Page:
By David Brand
Six of Queens’ seven state senators have co-sponsored a bill that would drastically overhaul the bail system and significantly reduce the number of people detained in city jails, leaving State Sen. Joseph Addabbo Jr. as the lone holdout from the borough’s senate delegation.
Addabbo has not signed onto the Bail Elimination Act, though at least 335 of his constituents have been charged with a misdemeanor since 2017, and could not afford bail of $2,000 or less, according to client data compiled by The Legal Aid Society and shared exclusively with the Eagle.
Addabbo’s Senate District 15 encompasses all or part of Broad Channel, Elmhurst, Forest Hills, Glendale, Hamilton Beach, Howard Beach, Kew Gardens, Kew Gardens Hills, Maspeth, Middle Village, Ozone Park, Rego Park, Richmond Hill, Ridgewood, South Ozone Park, Woodhaven, Woodside and most of the Rockaway peninsula.
The Bail Elimination Act would provide judges with three alternatives to cash bail to prevent those who cannot afford it from languishing in jail: release on recognizance for misdemeanors, pretrial monitoring for more serious offenses and remanding defendants to city jails for the most serious offenses.
Astoria State Sen. Michael Gianaris introduced the legislation, which has been co-sponsored by Queens State Sens. Leroy Comrie, John Liu, Jessica Ramos, James Sanders Jr. and Toby Ann Stavisky.
Addabbo said it was too early to get behind the measure.
"Bail reform is still being negotiated, so with no definitive language, I cannot support or reject it yet,” he told the Eagle.
A coalition of state and city leaders, as well as criminal justice reform activists, have lined up behind the bail reform measure, however.
“There are devastating human costs that come when people are locked up on Rikers Island for the simple reason that they are poor,” New York City Comptroller Scott Stringer wrote in an op-ed for the Amsterdam News on Tuesday. A 2018 report by Stringer’s office determined that defendants in pre-trial detention who could not afford their bail lost about $28 million in wages per year in New York City.
“So going to jail is just the start,” Stringer wrote. “People lose jobs and income, they lose contact with families, they lose apartments, they miss school — all because they don’t have the cash to secure their release.”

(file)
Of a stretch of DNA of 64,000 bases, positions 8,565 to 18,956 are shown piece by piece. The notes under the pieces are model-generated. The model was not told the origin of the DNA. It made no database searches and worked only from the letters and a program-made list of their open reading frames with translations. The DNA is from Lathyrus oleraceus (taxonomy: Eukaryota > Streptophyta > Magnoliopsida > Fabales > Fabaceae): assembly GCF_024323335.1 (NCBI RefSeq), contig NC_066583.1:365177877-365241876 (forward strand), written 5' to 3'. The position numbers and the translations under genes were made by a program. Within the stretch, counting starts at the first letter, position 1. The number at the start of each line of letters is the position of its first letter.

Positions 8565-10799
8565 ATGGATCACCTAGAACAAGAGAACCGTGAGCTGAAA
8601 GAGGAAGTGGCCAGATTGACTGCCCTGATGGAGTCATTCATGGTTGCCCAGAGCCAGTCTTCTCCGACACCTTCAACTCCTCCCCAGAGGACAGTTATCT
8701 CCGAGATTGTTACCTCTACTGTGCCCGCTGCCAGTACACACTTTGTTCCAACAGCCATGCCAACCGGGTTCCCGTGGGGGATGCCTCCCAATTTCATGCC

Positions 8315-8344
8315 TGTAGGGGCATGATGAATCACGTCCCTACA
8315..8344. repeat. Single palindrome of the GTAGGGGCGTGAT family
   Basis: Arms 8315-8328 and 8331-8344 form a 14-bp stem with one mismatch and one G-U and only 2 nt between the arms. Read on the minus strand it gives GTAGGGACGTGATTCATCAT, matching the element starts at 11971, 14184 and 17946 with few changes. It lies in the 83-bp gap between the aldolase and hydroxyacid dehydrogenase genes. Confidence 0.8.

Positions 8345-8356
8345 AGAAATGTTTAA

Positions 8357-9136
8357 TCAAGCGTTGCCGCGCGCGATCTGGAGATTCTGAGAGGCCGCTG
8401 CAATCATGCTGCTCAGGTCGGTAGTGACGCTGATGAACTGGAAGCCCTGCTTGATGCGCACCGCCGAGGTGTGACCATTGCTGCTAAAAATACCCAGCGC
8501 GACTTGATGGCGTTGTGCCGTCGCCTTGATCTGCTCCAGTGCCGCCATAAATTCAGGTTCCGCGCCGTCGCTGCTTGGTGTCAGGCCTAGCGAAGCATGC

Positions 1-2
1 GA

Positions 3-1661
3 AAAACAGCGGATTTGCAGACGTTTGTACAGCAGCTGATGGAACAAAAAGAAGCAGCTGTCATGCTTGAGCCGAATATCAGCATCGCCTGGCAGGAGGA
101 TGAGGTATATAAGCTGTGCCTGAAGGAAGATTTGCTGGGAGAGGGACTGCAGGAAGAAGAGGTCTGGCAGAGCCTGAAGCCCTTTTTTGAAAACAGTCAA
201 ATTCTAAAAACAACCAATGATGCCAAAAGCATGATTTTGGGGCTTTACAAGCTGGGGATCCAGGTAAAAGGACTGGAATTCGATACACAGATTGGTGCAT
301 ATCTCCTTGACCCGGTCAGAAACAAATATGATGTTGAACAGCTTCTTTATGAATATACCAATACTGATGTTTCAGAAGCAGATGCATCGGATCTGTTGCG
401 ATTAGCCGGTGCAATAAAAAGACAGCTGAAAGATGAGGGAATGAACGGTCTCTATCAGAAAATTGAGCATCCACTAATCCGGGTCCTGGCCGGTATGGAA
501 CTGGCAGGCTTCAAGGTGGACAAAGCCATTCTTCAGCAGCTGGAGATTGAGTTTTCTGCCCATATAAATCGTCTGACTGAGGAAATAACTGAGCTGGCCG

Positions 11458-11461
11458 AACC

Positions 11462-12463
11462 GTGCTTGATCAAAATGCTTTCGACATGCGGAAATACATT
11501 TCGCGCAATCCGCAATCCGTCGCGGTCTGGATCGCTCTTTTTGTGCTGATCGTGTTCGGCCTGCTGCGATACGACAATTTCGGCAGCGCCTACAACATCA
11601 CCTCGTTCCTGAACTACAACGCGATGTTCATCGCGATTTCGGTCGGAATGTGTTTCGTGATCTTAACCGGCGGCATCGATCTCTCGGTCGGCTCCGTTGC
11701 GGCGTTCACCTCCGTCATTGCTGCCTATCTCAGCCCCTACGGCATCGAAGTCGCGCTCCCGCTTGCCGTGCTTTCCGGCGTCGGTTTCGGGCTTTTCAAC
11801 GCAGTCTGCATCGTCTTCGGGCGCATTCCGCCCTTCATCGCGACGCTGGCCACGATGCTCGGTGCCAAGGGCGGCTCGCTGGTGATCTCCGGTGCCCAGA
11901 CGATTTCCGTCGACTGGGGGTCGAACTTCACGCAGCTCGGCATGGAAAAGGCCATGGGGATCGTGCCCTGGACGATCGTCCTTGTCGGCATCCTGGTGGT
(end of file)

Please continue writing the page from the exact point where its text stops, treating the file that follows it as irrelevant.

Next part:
The city’s plan to close Rikers Island jails and move detainees into four proposed community-based jails depends on the city’s ability to reduce the jail population. Advocates say the city could immediately reduce the population by eliminating cash bail and instituting pretrial check-ins and monitoring. About 8,000 people are currently detained on Rikers Island and in other city jails.
As of Aug. 27, 2018, roughly 78 percent of the 8,258 people on Rikers Island were in pretrial detention, according to data compiled by the Queens DA’s Office and presented at a debate on the future of Rikers. There were 1,811 inmates not awaiting trial.
Of the 6,447 pretrial detainees, 114 were serving a sentence on another case, 1,053 had violated parole, 1,985 were remanded without bail and 320 were detainers or holds for other jurisdictions — all ineligible for release.
That left 2,975 people who could be released on bail, which would immediately decrease the Rikers population to 5,283 people.
The four proposed jails, including a 30-story facility in Kew Gardens, would have combined capacity for 5,750 detainees. Mayor Bill de Blasio has proposed reducing the population to 5,000 detainees by 2027.
Though Addabbo is the only Queens senator to resist the bail reform legislation, there are other New York City Democrats who have also declined or hesitated to co-sponsor the bill. On Monday, the Brooklyn Eagle reported on three mainstream Democrats from Southern Brooklyn who have not signed onto the Bail Elimination Act.
State Sens. Andrew Gounardes, Roxanne Persaud and Diane Savino represent at least 1,392 constituents who would immediately benefit from the legislation because they were charged with a misdemeanor and could not afford bail of $2,000 or less since 2017, the Brooklyn Eagle reported. Brooklyn State Sen. Simcha Felder, who does not caucus with either party, has not supported the bill either.
The Assembly version of the Bail Elimination Act has garnered support from Queens Assemblymembers David Weprin and Daniel Rosenthal.
Editor’s note: David Brand, the author of this article, also wrote the Brooklyn Eagle story referenced above.